Friday, May 20, 2011
The Thank-You Card: A Lovely, Gracious Tradition
Yesterday I went out to the mailbox and there was a literally a handful of thank-you cards from friends who went to our wine and appetizer party this past weekend or came over for other recent get-togethers. I sure didn’t expect all those cards! But it sure was nice to receive them.
It got me thinking about the whole idea of sending out thank-you notes. Again, I never “expect” them after we host a party. If guests tell me during the dinner that they like the food, or say “thanks for a wonderful evening” when they’re leaving, to me, they’ve covered their bases in terms of showing appreciation…at least in my book. If they mail out a thank you card a couple days later, that’s like doing “extra credit” on a school assignment. It’s not required, but it makes me feel “extra appreciated.”
The etiquette books all say a thank-you card is not required when you go to dinner at someone’s home unless you are the guest of honor. But most of them seem to concur that it’s always a nice gesture. Mailing out a thank-you card (or emailing—for those of you who don’t use pen and paper anymore!) is a way to show gratitude for hospitality that’s been bestowed upon you. If the hosts are the least bit shy, nervous or inhibited about having people over, sending them a thank-you card is an ideal way to encourage them to do it again, and let them know they did a great job.
Certainly if you’ve received a wedding, shower, birthday, graduation or other gift, flowers while you were sick or after the birth of your baby, if someone did you a big favor, or if you’ve been an overnight guest in someone’s home, a thank you card is not only a “nice” thing to do, but most etiquette books say it’s a “definitely should do” kind of thing. I agree.
But what do you put in your thank-you card? What if you have “writer’s block” when it comes to composing thank-you cards? Here’s a basic outline of what you need to include:
1. Address the giver.
“Dear Mr. and Mrs. Miller," or "Dear Emily,”
Make sure you include a salutation. Your card may seem impersonal without addressing the person/people you’re writing to.
2. Say thanks and note exactly what you are thanking the person for.
“Thank you for monogrammed towels. They were such a lovely wedding gift!”
“Thank you so much for the espresso machine.”
“Thanks so much for bringing us that delicious lasagna dinner the day after I got home from the hospital.”
“It was so thoughtful of you to send us the anniversary flowers!”
“Thank you so much for helping us out on moving day!”
Be as specific. Don’t just say “Thanks for the gift” or “Thanks for the meal.” State specifically what you are thanking the person for. The exception is if you are thanking someone for money. Don’t state how much money the person gave you, nor mention “cash” directly; simply say “Thank- you for your generosity” or “Thank-you for the monetary gift.”
Make sure you’re accurate in what you’re thanking the person for. This is especially important if you’re sending out thank-you notes for a lot of gifts you received after a wedding, shower or graduation party. It might sound like a no-brainer, but make sure you are putting the right gift with the right giver. My husband and I have actually received thank-you cards before for someone else’s gift—and that person was probably thanked for the gift we gave! Another time I put about 10 small—but elegant and specially-selected—wedding gifts inside a very large box that an appliance once came in. About six months later, we got a thank-you card in the mail for the appliance. The couple hadn’t even opened the box—even though I had written on the outside of the box with a black Sharpie marker, “GIFT IS NOT THE APPLIANCE.” It doesn’t make the giver feel like you really valued the gift if you don’t even open the box to see what's inside.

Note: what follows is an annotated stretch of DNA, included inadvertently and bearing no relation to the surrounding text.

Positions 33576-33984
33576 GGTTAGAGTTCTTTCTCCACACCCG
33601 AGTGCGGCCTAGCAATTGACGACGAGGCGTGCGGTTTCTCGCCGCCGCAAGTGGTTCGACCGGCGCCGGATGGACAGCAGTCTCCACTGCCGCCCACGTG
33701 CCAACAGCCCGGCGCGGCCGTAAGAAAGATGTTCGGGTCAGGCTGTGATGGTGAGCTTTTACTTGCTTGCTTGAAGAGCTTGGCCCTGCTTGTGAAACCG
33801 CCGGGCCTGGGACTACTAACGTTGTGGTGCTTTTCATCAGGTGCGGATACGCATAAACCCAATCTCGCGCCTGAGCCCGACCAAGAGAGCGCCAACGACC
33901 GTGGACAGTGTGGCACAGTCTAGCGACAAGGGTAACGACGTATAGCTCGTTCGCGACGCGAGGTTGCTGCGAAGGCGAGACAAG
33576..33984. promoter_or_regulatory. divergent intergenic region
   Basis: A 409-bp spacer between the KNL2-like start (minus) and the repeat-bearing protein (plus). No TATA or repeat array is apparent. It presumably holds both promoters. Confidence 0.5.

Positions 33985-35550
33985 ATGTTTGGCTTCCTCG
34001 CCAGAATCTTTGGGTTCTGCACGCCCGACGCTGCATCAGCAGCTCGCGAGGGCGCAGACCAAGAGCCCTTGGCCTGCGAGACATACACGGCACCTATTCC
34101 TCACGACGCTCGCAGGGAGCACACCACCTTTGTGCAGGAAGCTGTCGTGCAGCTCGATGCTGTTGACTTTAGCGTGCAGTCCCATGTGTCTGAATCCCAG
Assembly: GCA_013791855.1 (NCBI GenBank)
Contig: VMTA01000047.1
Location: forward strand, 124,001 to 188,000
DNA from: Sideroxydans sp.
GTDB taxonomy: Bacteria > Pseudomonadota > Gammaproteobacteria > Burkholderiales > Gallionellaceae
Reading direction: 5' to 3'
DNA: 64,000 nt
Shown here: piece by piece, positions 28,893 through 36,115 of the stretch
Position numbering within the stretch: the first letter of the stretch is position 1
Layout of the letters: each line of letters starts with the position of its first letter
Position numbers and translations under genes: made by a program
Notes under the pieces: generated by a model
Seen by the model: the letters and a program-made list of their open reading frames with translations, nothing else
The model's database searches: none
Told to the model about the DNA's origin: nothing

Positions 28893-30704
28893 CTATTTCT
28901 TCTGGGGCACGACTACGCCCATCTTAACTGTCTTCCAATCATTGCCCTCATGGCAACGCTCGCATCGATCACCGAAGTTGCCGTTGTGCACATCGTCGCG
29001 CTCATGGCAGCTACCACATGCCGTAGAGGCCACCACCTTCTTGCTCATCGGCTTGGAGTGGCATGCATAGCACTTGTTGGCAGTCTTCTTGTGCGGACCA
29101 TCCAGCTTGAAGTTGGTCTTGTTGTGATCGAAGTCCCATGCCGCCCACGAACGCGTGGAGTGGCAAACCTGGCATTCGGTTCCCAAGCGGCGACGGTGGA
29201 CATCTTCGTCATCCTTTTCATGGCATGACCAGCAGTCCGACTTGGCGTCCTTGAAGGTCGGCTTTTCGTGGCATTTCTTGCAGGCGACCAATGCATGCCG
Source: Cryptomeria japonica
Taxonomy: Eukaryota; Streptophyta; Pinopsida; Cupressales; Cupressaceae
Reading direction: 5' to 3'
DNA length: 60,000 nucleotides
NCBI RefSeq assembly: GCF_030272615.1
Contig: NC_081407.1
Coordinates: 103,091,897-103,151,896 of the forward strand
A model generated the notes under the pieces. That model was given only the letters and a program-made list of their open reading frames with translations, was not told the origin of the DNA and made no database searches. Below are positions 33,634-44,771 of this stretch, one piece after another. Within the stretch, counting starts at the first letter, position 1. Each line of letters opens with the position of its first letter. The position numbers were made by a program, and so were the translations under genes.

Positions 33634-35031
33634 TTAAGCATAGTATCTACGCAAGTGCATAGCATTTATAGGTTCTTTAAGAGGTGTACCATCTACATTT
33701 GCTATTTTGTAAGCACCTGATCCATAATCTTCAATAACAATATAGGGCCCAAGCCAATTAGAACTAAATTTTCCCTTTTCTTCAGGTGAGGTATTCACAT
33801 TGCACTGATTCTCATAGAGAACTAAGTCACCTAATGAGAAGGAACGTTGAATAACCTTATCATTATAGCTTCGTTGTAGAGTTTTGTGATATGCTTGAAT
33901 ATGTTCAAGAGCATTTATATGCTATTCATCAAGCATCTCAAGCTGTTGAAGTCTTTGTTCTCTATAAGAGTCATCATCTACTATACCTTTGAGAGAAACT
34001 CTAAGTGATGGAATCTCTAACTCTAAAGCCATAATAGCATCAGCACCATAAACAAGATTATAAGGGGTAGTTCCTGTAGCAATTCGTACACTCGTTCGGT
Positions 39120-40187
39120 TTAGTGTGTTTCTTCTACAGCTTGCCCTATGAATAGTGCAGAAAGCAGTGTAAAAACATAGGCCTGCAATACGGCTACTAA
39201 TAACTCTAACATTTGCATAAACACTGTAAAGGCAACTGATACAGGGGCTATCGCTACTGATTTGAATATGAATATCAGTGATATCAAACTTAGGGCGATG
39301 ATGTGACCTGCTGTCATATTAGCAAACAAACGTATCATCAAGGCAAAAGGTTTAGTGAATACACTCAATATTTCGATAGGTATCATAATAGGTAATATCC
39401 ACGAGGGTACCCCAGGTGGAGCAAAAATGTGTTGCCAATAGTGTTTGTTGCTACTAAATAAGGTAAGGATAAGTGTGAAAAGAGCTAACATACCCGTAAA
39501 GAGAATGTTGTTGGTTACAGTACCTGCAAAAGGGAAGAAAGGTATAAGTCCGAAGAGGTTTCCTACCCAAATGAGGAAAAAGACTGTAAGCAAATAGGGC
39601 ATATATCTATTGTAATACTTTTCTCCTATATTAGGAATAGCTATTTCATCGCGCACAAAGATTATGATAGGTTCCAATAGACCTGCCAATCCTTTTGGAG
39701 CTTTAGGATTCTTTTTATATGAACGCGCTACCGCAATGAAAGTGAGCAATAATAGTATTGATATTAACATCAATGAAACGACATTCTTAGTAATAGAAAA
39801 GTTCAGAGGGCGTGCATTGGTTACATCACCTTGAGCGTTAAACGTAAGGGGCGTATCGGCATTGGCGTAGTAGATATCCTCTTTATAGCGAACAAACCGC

Also, make sure you’re not overlooking something. If your aunt gave you both a set of goblets and a crystal platter for a wedding gift, don’t mention just one of them. Note both items she gave you.
One thank-you faux pax that my husband were once the recipient of is we received a thank you card for coming to a couple’s wedding, but there was no mention of the gift that we gave. The very brief note just said “Thanks for joining us on our special day.” Well, it was nice to know they were glad we came. However, there was no acknowledgement of the gift we gave them. We couldn’t help but wonder….did the couple not receive the gift? Was the gift misplaced? Did they open the gift and threw away the attached card with the wrapping paper—without first opening the card? We didn’t know the couple well enough to ever ask them if they got our gift, but we always wondered.
3. State how much the gift, kind gesture or dinner get-together means to you. If it’s a gift, note how you plan to use it, or how you have already been using it.
“We have been using that espresso machine every day since we’ve been home from our honeymoon.”
“Our new baby will look beautiful going to church in that beautiful pink dress!”
“We really enjoyed the barbecue at your house. We’ve been so busy at work; it was a much-needed respite for us!”
“Those flowers you had delivered to me brightened up my whole week!”
“If it wasn’t for you, we’d still be unloading boxes from the moving truck!”
“That apple pie you brought by was one of the best pies we’ve ever tasted!
This is typically the longest section of the thank-you note—usually around 2 to 5 sentences. The sample sentences above are how you would start out, and then you’d elaborate further with 2 to 4 additional sentences (or more—depending on how big of a gesture you are thanking someone for—and whether or not you are a pithy person!). For most people, this is the hardest section of the thank-you card to write. It doesn’t have to be. Simply state how the person’s gift or actions improved your life, made you feel good, helped you out, or eased your situation. People like to know that they’ve been a help and that what they have done has made you happy. Be sure to tell them!
It’s important to be sincere. Don’t use extreme statements (“That was the best meal I’ve ever tasted!”) just to flatter others, especially if you don’t really mean it. Don’t say something just because you think you’re expected to say it. If you really didn’t like the gift or the meal that your friends brought by when you were sick, don’t say that you loved it. If you’re not “in” to games and really didn’t like playing charades for three hours when you were invited over to the Jones’ home, you don’t have to—and shouldn’t—say that you really enjoyed playing charades. But even in these circumstances, there’s sure to be something you can genuinely thank the givers for—at the very least, that they were thoughtful enough to invite you over to their home, or that they were kind enough to cook a meal for you when you really needed it.